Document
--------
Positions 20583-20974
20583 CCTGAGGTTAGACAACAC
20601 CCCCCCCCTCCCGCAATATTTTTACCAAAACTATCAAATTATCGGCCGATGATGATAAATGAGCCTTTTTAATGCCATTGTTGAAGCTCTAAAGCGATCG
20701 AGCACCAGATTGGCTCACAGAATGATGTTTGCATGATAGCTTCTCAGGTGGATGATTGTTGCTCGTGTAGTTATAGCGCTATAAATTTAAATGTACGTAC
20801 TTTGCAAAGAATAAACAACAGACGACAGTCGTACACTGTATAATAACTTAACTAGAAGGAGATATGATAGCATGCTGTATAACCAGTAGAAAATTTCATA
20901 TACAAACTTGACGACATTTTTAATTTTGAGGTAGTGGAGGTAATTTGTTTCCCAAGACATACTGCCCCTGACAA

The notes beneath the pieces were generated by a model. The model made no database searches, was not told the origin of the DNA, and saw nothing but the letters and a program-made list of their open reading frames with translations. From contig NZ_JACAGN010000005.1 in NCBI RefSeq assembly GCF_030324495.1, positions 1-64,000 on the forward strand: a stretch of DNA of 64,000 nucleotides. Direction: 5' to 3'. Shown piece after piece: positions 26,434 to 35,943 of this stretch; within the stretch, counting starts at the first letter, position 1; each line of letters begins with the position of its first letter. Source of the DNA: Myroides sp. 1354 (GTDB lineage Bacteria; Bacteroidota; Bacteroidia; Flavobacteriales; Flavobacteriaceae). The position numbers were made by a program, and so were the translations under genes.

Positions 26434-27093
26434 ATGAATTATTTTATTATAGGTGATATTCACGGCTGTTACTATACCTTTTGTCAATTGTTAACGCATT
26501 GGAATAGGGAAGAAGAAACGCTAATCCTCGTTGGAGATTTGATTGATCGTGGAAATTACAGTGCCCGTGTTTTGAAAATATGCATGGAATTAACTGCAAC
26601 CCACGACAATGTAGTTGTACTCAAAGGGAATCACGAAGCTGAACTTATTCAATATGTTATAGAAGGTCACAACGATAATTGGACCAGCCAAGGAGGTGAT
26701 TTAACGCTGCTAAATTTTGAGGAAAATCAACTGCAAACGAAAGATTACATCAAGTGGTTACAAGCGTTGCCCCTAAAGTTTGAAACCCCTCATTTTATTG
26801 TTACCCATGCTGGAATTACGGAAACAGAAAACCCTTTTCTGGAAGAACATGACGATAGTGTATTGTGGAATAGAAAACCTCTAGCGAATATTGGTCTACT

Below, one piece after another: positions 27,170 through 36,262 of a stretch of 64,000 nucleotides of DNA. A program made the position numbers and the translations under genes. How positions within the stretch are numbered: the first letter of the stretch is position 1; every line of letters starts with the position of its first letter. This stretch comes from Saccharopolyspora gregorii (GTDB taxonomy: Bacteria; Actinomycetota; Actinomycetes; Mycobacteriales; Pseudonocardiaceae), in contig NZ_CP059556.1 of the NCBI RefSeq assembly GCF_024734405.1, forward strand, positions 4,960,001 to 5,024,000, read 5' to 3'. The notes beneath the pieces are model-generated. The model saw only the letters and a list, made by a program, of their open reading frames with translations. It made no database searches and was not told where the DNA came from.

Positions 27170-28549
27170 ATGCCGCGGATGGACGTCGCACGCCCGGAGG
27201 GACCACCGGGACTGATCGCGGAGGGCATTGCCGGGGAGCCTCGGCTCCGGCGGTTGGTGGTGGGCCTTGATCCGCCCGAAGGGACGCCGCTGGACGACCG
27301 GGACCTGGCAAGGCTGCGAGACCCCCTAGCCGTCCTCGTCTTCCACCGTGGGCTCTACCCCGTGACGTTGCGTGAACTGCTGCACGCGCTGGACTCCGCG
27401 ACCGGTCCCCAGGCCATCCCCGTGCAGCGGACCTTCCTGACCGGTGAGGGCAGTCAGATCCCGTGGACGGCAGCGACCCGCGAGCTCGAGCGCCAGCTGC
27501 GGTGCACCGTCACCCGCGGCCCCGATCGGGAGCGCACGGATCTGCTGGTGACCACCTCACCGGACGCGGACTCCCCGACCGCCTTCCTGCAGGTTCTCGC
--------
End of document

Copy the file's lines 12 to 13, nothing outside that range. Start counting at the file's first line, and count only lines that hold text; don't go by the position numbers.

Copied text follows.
26701 TTAACGCTGCTAAATTTTGAGGAAAATCAACTGCAAACGAAAGATTACATCAAGTGGTTACAAGCGTTGCCCCTAAAGTTTGAAACCCCTCATTTTATTG
26801 TTACCCATGCTGGAATTACGGAAACAGAAAACCCTTTTCTGGAAGAACATGACGATAGTGTATTGTGGAATAGAAAACCTCTAGCGAATATTGGTCTACT